A bridge in Randolph County has been renamed in honor of a soldier who was killed in the Vietnam War. The former Becky's Creek Bridge near Huttonsville is now the U.S. Army Sgt. Cecil W. Kittle Memorial Bridge. The Inter-Mountain says Kittle was a member of the 1st Air Cavalry Division. He was killed on Nov. 17, 1965, while participating in an operation to take troops to a clearing in the La Drang Valley. During the bridge renaming process, officials discovered that Kittle had been approved for a Bronze Star Medal with Combat Distinguished "V'' Device and a Combat Infantryman Badge and the medals have been presented to his family.
West Virginia Democrats said Republican state Del. Suzette Raines doesn't live where she claims and shouldn't be on the November ballot. They also want GOP House of Delegates hopeful Melissa Lewis off the ballot. The state Democratic Executive Committee filed complaints Monday in Kanawha and Preston circuit courts. Democrats said Raines doesn't live at her listed St. Albans address, hasn't filed campaign finance reports and a financial disclosure, and didn't sign previous disclosures. They said Lewis switched from Democrat to Republican five days before filing. State law allows only switches more than 60 days before filing. Democrats claim she lived outside Preston-based District 52 within a year of November's election, making her ineligible. Raines is seeking a second term in Kanawha-based District 35.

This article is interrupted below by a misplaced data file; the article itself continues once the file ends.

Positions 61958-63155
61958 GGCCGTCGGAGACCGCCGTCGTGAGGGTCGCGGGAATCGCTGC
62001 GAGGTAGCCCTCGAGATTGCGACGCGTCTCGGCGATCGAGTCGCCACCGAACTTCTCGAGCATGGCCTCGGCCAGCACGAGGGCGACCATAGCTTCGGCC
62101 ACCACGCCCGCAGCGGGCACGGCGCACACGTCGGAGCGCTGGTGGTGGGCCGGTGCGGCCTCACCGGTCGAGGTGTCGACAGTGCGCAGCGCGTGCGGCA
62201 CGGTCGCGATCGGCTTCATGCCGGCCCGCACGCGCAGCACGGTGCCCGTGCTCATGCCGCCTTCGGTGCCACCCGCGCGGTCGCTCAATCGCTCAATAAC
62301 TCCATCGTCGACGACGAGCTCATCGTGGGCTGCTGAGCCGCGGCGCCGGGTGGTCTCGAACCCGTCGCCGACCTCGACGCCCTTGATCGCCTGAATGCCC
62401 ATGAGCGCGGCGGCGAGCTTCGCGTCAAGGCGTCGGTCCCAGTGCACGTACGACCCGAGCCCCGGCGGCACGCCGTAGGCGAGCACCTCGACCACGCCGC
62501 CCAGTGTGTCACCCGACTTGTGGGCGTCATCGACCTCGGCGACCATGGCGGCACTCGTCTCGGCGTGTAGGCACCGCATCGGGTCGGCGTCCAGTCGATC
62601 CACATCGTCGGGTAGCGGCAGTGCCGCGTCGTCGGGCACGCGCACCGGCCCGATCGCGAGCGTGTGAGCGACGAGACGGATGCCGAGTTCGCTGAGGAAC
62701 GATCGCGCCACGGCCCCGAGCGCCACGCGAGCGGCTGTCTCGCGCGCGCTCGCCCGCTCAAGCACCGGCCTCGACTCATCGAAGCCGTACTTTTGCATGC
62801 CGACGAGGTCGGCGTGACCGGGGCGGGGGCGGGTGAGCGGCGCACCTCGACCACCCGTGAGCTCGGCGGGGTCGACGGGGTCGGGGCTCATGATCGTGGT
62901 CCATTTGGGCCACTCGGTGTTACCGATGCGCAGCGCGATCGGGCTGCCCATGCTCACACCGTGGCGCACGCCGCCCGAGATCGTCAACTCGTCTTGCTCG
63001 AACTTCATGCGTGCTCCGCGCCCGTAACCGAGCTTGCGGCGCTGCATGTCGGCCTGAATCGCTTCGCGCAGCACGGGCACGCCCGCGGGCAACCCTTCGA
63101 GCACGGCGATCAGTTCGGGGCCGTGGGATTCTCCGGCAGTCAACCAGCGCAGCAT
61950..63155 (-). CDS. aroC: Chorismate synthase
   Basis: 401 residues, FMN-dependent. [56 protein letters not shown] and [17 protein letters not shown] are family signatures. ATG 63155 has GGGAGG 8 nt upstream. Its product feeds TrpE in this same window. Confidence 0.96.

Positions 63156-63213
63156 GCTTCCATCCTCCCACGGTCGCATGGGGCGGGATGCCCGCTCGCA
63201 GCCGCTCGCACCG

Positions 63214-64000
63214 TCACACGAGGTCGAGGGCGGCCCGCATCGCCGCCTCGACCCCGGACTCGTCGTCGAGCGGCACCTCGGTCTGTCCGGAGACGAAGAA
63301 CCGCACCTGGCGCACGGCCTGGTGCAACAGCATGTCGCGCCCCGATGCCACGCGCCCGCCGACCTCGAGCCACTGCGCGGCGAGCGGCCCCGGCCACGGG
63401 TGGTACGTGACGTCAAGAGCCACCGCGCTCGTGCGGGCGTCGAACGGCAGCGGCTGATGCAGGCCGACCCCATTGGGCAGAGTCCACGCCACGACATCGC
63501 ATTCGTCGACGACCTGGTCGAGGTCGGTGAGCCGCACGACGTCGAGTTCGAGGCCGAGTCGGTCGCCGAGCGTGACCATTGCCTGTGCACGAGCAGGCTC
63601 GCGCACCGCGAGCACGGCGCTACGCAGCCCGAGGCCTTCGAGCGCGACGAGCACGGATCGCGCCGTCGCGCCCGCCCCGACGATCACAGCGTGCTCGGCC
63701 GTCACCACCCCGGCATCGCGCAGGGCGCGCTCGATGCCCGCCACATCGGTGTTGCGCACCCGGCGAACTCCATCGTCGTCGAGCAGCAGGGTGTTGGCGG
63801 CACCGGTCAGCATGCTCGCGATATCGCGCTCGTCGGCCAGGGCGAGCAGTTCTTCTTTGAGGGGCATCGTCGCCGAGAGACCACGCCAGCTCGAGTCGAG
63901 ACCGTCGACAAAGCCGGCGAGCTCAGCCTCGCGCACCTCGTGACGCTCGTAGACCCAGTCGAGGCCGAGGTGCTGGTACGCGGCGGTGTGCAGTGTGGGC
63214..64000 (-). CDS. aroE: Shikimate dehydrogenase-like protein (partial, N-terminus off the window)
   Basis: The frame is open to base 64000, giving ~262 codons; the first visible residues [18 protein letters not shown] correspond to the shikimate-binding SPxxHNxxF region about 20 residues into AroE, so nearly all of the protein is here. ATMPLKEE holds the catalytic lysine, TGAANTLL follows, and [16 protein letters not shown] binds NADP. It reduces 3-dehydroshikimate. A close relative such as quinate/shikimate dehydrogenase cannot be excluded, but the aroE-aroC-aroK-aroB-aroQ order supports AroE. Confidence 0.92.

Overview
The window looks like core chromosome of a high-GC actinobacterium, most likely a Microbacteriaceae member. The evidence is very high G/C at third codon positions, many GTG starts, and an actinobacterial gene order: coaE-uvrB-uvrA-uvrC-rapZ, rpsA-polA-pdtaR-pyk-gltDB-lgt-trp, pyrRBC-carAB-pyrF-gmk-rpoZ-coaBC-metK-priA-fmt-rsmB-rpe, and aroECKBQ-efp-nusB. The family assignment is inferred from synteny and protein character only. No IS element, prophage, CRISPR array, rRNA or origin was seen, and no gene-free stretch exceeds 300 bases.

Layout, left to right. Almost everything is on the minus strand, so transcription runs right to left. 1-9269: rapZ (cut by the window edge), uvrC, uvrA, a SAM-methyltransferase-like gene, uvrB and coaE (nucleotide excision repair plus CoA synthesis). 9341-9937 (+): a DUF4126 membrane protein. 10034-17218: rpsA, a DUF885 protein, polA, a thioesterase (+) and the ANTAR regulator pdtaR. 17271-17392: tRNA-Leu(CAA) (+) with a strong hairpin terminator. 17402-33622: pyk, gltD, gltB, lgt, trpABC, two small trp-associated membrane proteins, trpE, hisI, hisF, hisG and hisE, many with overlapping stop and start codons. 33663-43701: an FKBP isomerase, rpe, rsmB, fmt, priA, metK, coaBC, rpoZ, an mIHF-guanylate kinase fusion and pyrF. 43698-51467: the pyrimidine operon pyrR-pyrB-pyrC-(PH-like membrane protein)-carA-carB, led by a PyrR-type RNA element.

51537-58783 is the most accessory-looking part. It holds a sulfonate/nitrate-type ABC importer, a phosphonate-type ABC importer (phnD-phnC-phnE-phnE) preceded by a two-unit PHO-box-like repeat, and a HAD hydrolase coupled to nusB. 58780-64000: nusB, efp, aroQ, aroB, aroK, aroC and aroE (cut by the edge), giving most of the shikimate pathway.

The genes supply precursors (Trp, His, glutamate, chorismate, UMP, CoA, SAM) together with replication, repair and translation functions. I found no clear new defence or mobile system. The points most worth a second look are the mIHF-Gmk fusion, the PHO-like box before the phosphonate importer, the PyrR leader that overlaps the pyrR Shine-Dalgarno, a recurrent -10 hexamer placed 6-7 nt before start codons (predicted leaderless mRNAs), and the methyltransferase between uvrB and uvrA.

A man accused of killing an elderly man is facing up to life in prison after pleading guilty Monday to first-degree murder charges. 90-year old George Molle Jr. died from blunt force trauma at his home in January, and 40-year old Anthony Caldwell said in court Monday that he killed Molle with a hammer. The guilty plea was part of a plea deal that will lead to robbery and other charges being dropped. Caldwell will be sentenced in September, and could receive life in prison with mercy, which would make him eligible for parole in 15 years.
Demolition continues at Freedom Industries as storage tanks responsible for spilling crude MCHM are torn down. The tanks leaked 10,000 gallons of crude MCHM in January into the soil and it eventually got to the Elk River and contaminated the water supply. Now every time it rains, the stormwater runoff becomes tainted. WCHS TV reports the water is being trucked out of state for disposal, but negotiations are under way between Freedom and the Charleston Sanitary Board that would lead to treating the water in Charleston. The water would go through a North Charleston sewage treatment plant and then be released into the Kanawha River. Charleston Mayor Danny Jones supports it, and said the sewage treatment plant already treated slightly tainted MCHM water when the entire water system was flushed after the leak.
At least $2.9 million could fuel studies in a proposed settlement between West Virginia businesses and residents and Freedom Industries. The deal between lawyers for Freedom Industries and businesses and people who sued Freedom was filed Friday in Charleston federal court. It needs approval in both U.S. district and bankruptcy court. The agreement would settle 24 lawsuits against Freedom after several businesses sued to recoup profits lost during the water crisis. The money would come from Freedom's insurance policy. A board will decide how to spend it, with long-term health studies a possibility.